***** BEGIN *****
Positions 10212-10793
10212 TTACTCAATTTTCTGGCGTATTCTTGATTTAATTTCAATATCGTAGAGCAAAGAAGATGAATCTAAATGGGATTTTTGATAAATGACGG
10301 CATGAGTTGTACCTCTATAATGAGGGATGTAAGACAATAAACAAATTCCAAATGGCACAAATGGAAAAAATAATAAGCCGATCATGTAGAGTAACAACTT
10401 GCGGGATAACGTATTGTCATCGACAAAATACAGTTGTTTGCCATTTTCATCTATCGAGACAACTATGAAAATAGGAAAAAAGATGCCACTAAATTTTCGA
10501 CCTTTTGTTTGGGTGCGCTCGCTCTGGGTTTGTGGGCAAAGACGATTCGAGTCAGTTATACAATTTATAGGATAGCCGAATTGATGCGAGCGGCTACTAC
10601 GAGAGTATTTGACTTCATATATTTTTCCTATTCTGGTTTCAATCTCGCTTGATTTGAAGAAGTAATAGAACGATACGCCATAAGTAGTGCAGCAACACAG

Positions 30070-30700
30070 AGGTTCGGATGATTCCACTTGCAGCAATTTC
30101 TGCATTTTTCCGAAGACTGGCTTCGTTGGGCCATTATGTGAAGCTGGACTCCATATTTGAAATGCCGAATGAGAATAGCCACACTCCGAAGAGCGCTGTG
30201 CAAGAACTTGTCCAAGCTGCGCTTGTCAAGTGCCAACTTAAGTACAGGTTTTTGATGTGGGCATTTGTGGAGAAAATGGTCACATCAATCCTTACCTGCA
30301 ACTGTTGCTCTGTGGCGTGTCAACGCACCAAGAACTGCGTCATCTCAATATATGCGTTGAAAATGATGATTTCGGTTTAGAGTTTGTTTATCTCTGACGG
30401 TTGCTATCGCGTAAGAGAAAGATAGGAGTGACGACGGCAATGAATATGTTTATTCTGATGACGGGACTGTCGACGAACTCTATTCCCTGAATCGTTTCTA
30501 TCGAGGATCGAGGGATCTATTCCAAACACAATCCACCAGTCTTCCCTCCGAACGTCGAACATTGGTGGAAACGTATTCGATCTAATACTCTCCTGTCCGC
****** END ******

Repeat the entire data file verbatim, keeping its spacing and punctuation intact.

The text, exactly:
Positions 10212-10793
10212 TTACTCAATTTTCTGGCGTATTCTTGATTTAATTTCAATATCGTAGAGCAAAGAAGATGAATCTAAATGGGATTTTTGATAAATGACGG
10301 CATGAGTTGTACCTCTATAATGAGGGATGTAAGACAATAAACAAATTCCAAATGGCACAAATGGAAAAAATAATAAGCCGATCATGTAGAGTAACAACTT
10401 GCGGGATAACGTATTGTCATCGACAAAATACAGTTGTTTGCCATTTTCATCTATCGAGACAACTATGAAAATAGGAAAAAAGATGCCACTAAATTTTCGA
10501 CCTTTTGTTTGGGTGCGCTCGCTCTGGGTTTGTGGGCAAAGACGATTCGAGTCAGTTATACAATTTATAGGATAGCCGAATTGATGCGAGCGGCTACTAC
10601 GAGAGTATTTGACTTCATATATTTTTCCTATTCTGGTTTCAATCTCGCTTGATTTGAAGAAGTAATAGAACGATACGCCATAAGTAGTGCAGCAACACAG

Positions 30070-30700
30070 AGGTTCGGATGATTCCACTTGCAGCAATTTC
30101 TGCATTTTTCCGAAGACTGGCTTCGTTGGGCCATTATGTGAAGCTGGACTCCATATTTGAAATGCCGAATGAGAATAGCCACACTCCGAAGAGCGCTGTG
30201 CAAGAACTTGTCCAAGCTGCGCTTGTCAAGTGCCAACTTAAGTACAGGTTTTTGATGTGGGCATTTGTGGAGAAAATGGTCACATCAATCCTTACCTGCA
30301 ACTGTTGCTCTGTGGCGTGTCAACGCACCAAGAACTGCGTCATCTCAATATATGCGTTGAAAATGATGATTTCGGTTTAGAGTTTGTTTATCTCTGACGG
30401 TTGCTATCGCGTAAGAGAAAGATAGGAGTGACGACGGCAATGAATATGTTTATTCTGATGACGGGACTGTCGACGAACTCTATTCCCTGAATCGTTTCTA
30501 TCGAGGATCGAGGGATCTATTCCAAACACAATCCACCAGTCTTCCCTCCGAACGTCGAACATTGGTGGAAACGTATTCGATCTAATACTCTCCTGTCCGC